I have the same unfinished basement I want to use it for a play area for my kid and put a pingpong table. The top 4 feet is not flush with the botton concrete wall on one side of the basement. So I was thinking to shim out the studs and drywall and make the full wall even. I have already painted the concrete wall. On the celing I have taken the insulation (which is between the wooden frames which is coved with brown paper) out and paited the ceiling. Now I want to put the insulation back but the problem is how to cover the insulation ? It doesn't look good on the celing. Can I just don't put the insulation back to the celing and any issues with that ? If I put it back what are my options to cover it ? Please advice.
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Do you have poured concrete walls or cement/cinder block walls? Will the added sheetrock surface joint where it meets the concrete be flush, or will the sheetrock be "inside" the concrete block. Why not put sheetrock over the entire wall? What did the builder do for the other halc of the basement? Follow his lead.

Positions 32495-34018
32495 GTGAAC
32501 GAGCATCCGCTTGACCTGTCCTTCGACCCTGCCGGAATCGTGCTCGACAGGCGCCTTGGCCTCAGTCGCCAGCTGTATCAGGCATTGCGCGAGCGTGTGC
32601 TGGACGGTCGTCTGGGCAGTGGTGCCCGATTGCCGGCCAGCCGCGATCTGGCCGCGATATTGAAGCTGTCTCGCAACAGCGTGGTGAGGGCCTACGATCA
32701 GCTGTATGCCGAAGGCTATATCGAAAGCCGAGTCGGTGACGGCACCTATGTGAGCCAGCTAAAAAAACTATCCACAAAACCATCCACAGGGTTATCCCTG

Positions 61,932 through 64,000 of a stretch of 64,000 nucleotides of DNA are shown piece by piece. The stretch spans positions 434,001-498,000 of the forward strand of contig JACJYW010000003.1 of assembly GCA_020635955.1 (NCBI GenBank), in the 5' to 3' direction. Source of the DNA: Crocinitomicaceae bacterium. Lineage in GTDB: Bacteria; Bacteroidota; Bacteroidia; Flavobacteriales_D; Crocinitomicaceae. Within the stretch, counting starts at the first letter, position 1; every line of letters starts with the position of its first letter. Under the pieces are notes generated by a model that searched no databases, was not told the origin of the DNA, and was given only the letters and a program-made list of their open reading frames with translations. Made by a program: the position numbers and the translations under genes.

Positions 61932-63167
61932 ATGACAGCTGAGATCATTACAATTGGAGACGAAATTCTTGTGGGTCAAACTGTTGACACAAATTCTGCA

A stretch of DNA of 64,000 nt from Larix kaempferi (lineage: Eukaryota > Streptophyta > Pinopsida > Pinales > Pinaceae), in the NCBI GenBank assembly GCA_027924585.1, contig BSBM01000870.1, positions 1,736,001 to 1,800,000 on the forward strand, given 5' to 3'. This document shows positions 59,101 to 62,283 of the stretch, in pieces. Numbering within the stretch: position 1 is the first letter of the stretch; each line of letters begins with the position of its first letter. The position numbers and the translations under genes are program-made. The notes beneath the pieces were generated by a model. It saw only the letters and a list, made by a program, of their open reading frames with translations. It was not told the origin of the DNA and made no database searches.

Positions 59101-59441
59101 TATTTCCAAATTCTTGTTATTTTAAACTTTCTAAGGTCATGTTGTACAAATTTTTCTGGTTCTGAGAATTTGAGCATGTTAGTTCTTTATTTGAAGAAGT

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Once you close in the stud walls your basement is considered "finished" and will require more lighting and power receptacles than are typically provided for unfinished basements...
Do this properly and obtain building permits and get your work inspected OR this type of thing will come back to bite you if you sell your home as the basement will be listed as unfinished with the local building department and any discrepancies in what exists and what is known to the building department will cause issues with a listing/sale of the property and may in fact take away value rather than adding it as there would be back permit fees, inspections and penalties to pay before someone could legally use that space for uses other than as an unfinished basement...
~~ Evan
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replying to Evan, brandywinefarm wrote: Unless you live in a FREE state without all the government intrusion into your personal life.....